Bringing home a new puppy is an exciting and joyful moment. Your puppy will require a lot of love and attention as they transition into their new home. Before your puppy arrives, there are some arrangements and decisions to be made. After you’ve picked out your puppy and are awaiting the big day, you’ll need to puppy-proof your home. You’ll also need to find the right supplies, decide on house rules, think about how you’ll make introductions, and schedule important vet visits.
Preparing for Your New Puppy
Before your puppy arrives there are a few arrangements to be made and rules to decide on, those include:
Buy the right supplies. You will need a crate and/or bed for your new puppy to stay in. Food and water bowls are a must. Healthy and complete puppy food is important, and your vet can help you decide the right food for your breed. A collar, tag, harness, and leash are important for taking them on walks, however, you may need a harness as you train your puppy. A car restraint is important for their safety if you’ll be traveling often. Puppy pads are essential for house training, and poo bags are needed for outside.
Puppy-proof your house. Decide where your puppy will be sleeping. Crate training is a popular method to make them feel like they have a safe, quiet place to rest. Choose your puppy’s eating place. Make sure their food is out of their reach. If there are certain parts of your home you don’t want your puppy in, then baby gates can help set boundaries. Check your home for potential puppy hazards like poisonous plants, cleaning products, cables, or other things they might chew on that they shouldn’t.
Find a veterinarian and trainer. Putting your puppy on a routine and early training can create a well-behaved dog. It’s important to get them checked out and up-to-date on their vaccinations as early as possible. Finding the right vet for you and your puppy will make these trips easier.
The Big Day
Once you’ve picked up your new puppy and are bringing them home, you’ll want to set them up for success. Making it through the first night can be the toughest part. However, the joys they will bring you will far outweigh the struggles in the beginning.
Starting a routine and sticking to it will help your puppy have a successful transition. Here are tips for surviving the first 24 hours:
Introduce them to their family. Let your puppy explore designated areas until they’re familiar with the house. Introduce family members one a time, to avoid overwhelming your puppy. Let them know where they should potty, and reward them when they go. Introduce them to other animals in your house slowly to avoid aggression or irritation. Avoid other dogs outside until your puppy has all of their vaccinations. Note that this could take a few months.
Start enforcing rules. Teaching your puppy the house rules from the beginning will help them understand the boundaries. You will need to decide where they will sleep, if they’re allowed on furniture, or if they can have table scraps. Sticking to a schedule for mealtime, potty breaks, playtime, and naptime will help your puppy feel secure and confident. Puppies need plenty of sleep, and giving them a safe place to rest will help them.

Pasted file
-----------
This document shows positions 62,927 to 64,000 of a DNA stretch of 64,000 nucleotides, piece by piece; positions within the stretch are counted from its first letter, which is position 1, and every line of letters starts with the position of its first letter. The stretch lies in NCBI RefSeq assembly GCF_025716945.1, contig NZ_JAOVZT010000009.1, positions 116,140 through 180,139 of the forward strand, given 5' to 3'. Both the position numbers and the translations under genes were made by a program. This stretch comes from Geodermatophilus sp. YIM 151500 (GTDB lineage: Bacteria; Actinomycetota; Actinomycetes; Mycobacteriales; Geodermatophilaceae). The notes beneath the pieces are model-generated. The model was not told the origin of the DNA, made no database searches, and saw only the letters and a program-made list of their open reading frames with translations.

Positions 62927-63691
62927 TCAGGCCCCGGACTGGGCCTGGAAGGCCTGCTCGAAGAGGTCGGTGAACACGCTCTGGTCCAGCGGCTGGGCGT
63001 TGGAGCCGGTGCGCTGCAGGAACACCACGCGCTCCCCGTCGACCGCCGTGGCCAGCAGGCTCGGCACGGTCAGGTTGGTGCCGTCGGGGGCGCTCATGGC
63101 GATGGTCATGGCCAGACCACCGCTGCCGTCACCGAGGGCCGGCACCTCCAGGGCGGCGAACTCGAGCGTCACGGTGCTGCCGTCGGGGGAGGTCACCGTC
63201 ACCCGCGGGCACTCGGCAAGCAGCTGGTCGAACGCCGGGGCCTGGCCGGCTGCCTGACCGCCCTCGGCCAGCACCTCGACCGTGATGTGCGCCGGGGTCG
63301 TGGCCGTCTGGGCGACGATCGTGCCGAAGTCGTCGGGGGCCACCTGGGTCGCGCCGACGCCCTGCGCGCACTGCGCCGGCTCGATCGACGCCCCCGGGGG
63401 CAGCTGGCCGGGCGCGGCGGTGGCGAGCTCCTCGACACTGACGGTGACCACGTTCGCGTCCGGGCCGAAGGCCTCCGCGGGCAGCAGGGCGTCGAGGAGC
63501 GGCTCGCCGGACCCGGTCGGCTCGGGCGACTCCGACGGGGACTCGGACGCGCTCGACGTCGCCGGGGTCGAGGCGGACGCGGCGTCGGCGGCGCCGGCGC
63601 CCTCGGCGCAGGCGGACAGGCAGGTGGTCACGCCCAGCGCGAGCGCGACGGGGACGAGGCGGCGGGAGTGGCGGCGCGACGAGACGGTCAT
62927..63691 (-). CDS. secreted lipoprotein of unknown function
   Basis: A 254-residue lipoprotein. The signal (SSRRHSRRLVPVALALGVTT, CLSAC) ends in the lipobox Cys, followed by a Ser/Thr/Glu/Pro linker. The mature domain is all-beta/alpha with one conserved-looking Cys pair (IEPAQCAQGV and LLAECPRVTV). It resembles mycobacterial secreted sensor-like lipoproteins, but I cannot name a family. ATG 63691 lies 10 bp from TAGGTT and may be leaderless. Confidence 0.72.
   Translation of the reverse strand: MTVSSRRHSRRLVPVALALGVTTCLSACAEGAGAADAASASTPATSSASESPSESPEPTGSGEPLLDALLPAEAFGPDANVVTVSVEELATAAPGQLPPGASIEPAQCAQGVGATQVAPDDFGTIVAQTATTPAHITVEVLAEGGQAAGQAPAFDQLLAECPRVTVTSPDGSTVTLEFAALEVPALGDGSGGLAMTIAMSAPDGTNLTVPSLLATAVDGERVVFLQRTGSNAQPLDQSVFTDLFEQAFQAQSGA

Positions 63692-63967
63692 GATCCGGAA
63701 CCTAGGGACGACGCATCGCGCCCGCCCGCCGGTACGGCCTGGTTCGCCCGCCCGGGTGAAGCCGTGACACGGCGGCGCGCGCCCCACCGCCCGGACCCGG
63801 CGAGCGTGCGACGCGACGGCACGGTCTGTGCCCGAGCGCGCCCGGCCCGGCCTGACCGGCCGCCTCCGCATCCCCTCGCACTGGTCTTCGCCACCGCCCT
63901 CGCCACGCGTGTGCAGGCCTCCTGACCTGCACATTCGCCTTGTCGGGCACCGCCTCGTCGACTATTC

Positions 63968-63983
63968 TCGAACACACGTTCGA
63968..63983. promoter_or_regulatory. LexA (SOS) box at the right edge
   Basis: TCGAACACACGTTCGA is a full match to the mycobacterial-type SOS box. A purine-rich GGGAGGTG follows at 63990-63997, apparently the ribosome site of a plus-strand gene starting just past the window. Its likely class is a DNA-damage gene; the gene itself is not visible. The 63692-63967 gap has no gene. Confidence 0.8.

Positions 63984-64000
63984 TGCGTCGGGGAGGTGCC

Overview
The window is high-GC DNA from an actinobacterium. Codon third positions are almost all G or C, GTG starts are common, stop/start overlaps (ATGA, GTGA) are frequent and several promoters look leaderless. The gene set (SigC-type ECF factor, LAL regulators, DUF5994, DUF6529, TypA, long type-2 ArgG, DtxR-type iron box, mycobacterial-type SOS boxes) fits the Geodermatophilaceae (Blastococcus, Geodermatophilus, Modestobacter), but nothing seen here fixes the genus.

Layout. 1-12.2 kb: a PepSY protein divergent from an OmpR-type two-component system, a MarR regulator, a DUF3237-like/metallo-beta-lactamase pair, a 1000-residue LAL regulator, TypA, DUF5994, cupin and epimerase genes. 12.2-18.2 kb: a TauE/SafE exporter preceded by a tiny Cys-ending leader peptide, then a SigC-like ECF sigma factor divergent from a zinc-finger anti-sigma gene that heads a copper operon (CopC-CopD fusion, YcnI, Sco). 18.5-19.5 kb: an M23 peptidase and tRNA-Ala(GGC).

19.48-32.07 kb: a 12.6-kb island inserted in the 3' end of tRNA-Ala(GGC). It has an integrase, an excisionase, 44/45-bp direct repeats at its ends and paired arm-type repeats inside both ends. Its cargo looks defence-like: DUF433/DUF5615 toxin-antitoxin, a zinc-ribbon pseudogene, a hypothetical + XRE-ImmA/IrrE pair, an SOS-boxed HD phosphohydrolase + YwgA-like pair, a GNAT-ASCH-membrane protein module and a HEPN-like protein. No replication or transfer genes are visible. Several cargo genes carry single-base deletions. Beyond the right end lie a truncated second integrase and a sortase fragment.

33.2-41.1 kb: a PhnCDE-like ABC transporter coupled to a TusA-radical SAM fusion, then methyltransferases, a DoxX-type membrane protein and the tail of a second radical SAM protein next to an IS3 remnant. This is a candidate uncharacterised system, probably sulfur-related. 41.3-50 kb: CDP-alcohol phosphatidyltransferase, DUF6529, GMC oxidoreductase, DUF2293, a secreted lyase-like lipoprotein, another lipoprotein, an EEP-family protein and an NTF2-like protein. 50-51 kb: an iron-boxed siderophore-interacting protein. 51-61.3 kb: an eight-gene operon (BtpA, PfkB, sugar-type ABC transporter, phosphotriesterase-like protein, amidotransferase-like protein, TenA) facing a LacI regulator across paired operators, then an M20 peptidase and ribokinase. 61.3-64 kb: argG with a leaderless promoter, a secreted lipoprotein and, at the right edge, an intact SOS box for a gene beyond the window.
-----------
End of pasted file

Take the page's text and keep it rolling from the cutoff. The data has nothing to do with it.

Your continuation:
Surviving the first night. For many, the first night is the toughest. Some puppies may cry for the first few nights. If you’re crate training, you may want to take them out and console them. However, letting them cry in their crate will help them understand the rules. You can put their crate in your bedroom so they know you’re close by. Some puppies may not be able to hold their bladder through the night. You can solve this by taking them on a potty break before and after bedtime. You may also need to take them out for a quick potty break in the middle of the night, then back to the crate.
Building strong bonds. Positive reinforcement, plenty of affection from the family, and consistent rules and routine will help your puppy adapt to their new “pack.” Scolding, yelling, or even hitting will not create a good relationship with your new puppy. Maintaining positive mannerisms even when they have done something wrong will be better for you and your puppy.
Starting on the Right Paw
After bringing home your new puppy, the real fun begins. Sticking to a consistent schedule and training them will help the two of you bond. From potty training to learning new tricks, using positive reinforcement will help them learn. Enrolling them in classes or programs can ensure good behavior later on.
Socializing your puppy when they’re young and after they’ve been fully vaccinated helps their behavioral development. Their experiences as a puppy will shape how they act when they get older. Creating positive encounters will help them be a friendly dog.
It’s also important to get your puppy on a flea and worm treatment. It’s common for puppies to have worms, however, they can be easily treated by medication prescribed from the vet. Necessary vaccinations will also protect them from infectious diseases.
Be vigilant about your puppy’s health. Make sure they have regular vet appointments and checkups. Monitor their health at home, and take note of any concerning behavior. Learn the health risks of your specific breed and take steps to recognize the onset of any diseases or conditions. Your puppy relies on you for their well-being. In return, your healthy puppy will provide joy to you and your family.